Bob Dylan plays harmonica with his Band while performing at Bayfront Festival Park in Duluth, Minn. Tuesday July 9, 2013 during a stop on the Americanarama Festival of Music. (CLINT AUSTIN/AP)

What is Americana, anyway?

The genre tag is applied to rock bands that merge American roots music — country, blues, R&B — with modern, radio-friendly flourishes. The stylistic waters can get muddy, though. Songs can evoke the music of Woody Guthrie and also U2’s “The Joshua Tree.” Bands might augment wood-grain riffing with flourishes on loan from German experimental music of the late ’70s. Americana is not necessarily traditional, and the nostalgia does not stop at regional or national borders.

In the case of the Americanarama Tour, the definition could boil down to simply meaning that Bob Dylan likes your band — or likes that your band is evidence of his music’s enduring influence — and has decided you should accompany him on the road.

On Tuesday night, Americanarama arrived at Maryland’s Merriweather Post Pavilion. The bill has shifted slightly from city to city, but the shows are anchored around three acts: My Morning Jacket, Wilco and Dylan, each of which is capable of packing a barn-style venue on its own.

They have been brought together seemingly at Dylan’s behest, with the opening acts ceding the spotlight for the chance to tour with an idol. But while other dates on the tour have seen some impromptu duets and familial banter, Tuesday’s show was slim on inter-band camaraderie.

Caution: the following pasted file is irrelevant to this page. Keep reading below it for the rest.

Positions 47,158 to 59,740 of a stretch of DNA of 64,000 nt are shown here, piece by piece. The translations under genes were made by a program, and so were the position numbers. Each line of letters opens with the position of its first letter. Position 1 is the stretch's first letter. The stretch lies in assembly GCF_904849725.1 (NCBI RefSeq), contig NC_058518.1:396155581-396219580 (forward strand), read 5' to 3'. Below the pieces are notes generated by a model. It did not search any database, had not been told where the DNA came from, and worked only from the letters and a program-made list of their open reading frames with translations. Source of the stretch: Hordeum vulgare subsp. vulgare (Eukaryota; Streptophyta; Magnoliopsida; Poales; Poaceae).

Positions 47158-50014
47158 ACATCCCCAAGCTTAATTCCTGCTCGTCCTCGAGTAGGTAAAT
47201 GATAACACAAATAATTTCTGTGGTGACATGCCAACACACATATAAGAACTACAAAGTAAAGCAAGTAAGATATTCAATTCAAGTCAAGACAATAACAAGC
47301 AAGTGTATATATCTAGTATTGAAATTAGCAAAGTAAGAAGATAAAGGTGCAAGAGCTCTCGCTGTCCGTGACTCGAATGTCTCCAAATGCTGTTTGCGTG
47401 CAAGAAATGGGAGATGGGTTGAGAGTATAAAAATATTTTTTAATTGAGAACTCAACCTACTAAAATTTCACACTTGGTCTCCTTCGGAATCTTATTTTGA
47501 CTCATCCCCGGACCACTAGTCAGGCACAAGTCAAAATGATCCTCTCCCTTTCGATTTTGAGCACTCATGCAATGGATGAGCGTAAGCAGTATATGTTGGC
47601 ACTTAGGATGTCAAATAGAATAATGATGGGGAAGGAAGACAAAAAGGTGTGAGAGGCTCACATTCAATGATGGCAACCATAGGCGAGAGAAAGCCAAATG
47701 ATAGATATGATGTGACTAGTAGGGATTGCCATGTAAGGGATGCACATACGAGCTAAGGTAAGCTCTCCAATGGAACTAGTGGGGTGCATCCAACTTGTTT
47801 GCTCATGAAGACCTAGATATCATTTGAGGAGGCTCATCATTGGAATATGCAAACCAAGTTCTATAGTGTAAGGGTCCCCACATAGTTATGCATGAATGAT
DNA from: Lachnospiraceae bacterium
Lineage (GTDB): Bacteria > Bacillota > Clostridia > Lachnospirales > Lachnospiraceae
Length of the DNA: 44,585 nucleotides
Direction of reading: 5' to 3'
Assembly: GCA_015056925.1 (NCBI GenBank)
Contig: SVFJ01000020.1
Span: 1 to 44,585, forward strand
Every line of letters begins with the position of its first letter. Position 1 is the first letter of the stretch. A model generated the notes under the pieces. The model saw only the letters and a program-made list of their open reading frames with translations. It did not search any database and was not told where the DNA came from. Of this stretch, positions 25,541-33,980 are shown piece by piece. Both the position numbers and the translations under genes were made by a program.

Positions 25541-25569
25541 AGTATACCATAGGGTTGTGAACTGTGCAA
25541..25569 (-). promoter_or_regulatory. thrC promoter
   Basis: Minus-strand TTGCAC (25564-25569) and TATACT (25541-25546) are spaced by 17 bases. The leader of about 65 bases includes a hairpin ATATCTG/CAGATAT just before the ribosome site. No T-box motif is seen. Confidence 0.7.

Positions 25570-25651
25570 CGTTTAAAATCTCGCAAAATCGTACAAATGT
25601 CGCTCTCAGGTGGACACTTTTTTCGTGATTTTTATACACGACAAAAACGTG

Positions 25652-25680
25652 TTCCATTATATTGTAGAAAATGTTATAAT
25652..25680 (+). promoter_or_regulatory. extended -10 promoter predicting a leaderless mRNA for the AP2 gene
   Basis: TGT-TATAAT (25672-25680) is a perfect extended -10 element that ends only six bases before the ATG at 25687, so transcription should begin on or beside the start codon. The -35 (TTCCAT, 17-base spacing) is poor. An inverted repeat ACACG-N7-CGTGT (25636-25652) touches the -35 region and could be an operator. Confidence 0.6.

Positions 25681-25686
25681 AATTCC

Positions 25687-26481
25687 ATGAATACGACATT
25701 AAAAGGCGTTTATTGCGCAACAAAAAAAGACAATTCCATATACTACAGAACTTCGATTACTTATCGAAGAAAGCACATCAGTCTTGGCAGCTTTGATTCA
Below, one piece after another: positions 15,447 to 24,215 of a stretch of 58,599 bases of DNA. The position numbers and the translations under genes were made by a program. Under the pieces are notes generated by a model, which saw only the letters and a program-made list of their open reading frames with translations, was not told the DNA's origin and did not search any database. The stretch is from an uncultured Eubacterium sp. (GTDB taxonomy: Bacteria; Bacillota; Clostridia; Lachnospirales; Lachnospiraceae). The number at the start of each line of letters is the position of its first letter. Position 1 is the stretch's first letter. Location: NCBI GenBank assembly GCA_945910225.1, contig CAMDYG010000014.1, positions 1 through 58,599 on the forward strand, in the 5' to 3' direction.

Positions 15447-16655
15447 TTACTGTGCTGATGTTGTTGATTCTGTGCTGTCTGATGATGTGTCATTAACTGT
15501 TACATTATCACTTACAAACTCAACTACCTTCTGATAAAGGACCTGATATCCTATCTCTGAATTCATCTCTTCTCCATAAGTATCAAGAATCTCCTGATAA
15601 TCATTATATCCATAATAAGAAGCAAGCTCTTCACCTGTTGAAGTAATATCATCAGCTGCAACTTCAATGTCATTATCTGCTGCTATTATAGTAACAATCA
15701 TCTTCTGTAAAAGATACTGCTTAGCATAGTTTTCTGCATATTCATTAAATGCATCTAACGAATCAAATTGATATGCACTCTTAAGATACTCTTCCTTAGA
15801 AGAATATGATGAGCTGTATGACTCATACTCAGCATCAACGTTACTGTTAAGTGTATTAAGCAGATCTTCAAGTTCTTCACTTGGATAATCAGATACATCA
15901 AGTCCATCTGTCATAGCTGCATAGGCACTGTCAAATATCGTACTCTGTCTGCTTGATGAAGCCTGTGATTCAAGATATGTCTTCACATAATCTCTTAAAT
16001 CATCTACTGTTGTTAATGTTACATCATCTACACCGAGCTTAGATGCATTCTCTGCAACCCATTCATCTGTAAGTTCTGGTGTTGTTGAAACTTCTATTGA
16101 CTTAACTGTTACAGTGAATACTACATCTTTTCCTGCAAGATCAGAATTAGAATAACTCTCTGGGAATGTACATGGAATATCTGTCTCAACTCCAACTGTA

Even if they weren’t palling around in public, Wilco and My Morning Jacket benefited from being in close proximity to each other. When you’re sandwiched onto a triple-headlining bill with your idol, there’s no time to play the snoozy cuts from your sixth record.

Formed in Kentucky during the late ’90s, My Morning Jacket plays a spacious strain of Southern rock. Often, the band sounds like a boombox blasting Lynyrd Skynyrd from the bottom of an empty swimming pool.

Singer/guitarist Jim James is a thoroughly theatrical frontman, frequently ditching his guitar to don a cape and stalk the stage with a sampler swinging around his neck. On the band’s closing song, “Victory Dance,” he picked up a saxophone for a final bombastic blowout. However you feel about MMJ, it is not an easy act to follow.

Wilco had that duty Tuesday. The band, led by Jeff Tweedy, began in the mid-’90s as a country-rock group with punk underpinnings but in the past decade has swung toward experimental pop. Its set alternated between its most and least thinky tunes — pivoting between lighter-wavers from the early era, such as “I Got You (At the End of the Century),” and newer, noisier fare, such as “Bull Black Nova,” that could rival My Morning Jacket in terms of stage volume.

There’s a clear kinship between Wilco and My Morning Jacket. Both bands began as roots rockers but became more successful as they expanded their sonic scope. Both also have taken heavy inspiration from Dylan, from both his songwriting and his ability to shift between identities and styles.

Dylan, on the other hand, seemed a world removed from his tour-mates.

The singer, now 72, performed a set of music mostly drawn from his last decade’s worth of studio albums, in which he largely favors traditional folk and blues sounds. The years have rendered his voice craggy and muppet-like, and it was sometimes hard to parse his famous lyrics. There were times when the audience cheered mid-song, having only recognized a rejiggered classic such as “A Hard Rain’s a-Gonna Fall” from the chorus.

Dylan seemed energized, though. He moved between piano and harmonica, giving cues to the band and smiling slightly between verses. Stage banter is not Dylan’s thing, and he never paused between songs to gab about his age or wobbly gait or to acknowledge the other bands on the bill. That silence works to his benefit, though. The total vacuum of personal information created the perception that he was somehow slightly more than human — an ageless gargoyle pacing between two flickering torches that had been set up on either side of the stage. Those torches stayed where they were, symbolically and otherwise.

Leitko is a freelance writer.